The Bank of England is working with payment platform Nuggets to investigate the design of a privacy layer for the UK's proposed retail CBDC.
The feature would use untraceable connections to privately swap and check credentials without revealing identities.
"Nuggets initially worked with the Bank of International Settlements on Project Rosalind, in conjunction with the Bank of England and off the back of that work, Nuggets was then asked by the Bank of England to investigate and design the identity and privacy layer as part of its efforts to ensure privacy and security for the proposed digital pound," Nuggets co-founder Alastair Johnson told The Block.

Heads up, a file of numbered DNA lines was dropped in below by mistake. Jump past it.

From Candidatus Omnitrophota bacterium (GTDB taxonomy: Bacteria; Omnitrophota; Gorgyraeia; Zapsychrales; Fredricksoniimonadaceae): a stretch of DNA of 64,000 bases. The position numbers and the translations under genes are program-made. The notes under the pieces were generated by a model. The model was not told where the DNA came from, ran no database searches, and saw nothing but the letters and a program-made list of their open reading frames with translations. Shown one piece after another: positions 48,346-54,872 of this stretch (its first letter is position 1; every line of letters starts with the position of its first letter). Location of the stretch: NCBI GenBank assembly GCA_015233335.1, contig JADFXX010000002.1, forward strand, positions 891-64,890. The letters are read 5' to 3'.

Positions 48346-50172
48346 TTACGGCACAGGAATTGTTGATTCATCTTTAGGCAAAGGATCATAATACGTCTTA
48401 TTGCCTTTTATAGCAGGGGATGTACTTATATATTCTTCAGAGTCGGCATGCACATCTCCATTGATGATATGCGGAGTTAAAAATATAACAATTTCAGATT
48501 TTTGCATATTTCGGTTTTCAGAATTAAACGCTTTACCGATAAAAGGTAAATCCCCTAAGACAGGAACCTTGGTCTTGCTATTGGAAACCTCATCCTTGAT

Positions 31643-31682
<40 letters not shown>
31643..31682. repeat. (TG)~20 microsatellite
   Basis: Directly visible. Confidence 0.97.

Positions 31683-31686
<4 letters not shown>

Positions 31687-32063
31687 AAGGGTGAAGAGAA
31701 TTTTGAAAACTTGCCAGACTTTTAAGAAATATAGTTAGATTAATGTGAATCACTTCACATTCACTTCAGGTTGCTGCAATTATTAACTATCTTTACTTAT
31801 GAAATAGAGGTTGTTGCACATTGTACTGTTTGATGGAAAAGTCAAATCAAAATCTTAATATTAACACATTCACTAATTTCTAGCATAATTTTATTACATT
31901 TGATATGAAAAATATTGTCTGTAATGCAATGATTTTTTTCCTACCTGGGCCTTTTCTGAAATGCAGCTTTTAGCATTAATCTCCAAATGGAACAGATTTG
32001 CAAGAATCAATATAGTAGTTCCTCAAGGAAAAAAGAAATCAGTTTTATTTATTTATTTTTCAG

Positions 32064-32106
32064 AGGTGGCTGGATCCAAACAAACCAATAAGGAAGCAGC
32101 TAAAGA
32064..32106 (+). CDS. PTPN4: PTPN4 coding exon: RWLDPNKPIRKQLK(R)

Critics have pointed out monitoring and privacy-related risks surrounding retail central bank digital currencies. On Tuesday, UK financial services minister Andrew Griffith spoke about CBDC privacy, monitoring risks and the need to "proceed cautiously" with designs for the digital pound.
Digital pound privacy layer
Nuggets claims that its identity layer infrastructure will let CBDC users control and keep their data private by using Zero-Knowledge proofs. This will prevent tracking of transactions and meet strict anti-fraud and anti-money laundering standards.
Central banks worldwide are pushing forward with CBDC projects, stressing that the technology will widen financial inclusion and simplify cheaper cross-border transactions. Both the UK Treasury and Bank of England suggest a late decade launch for their CBDC.
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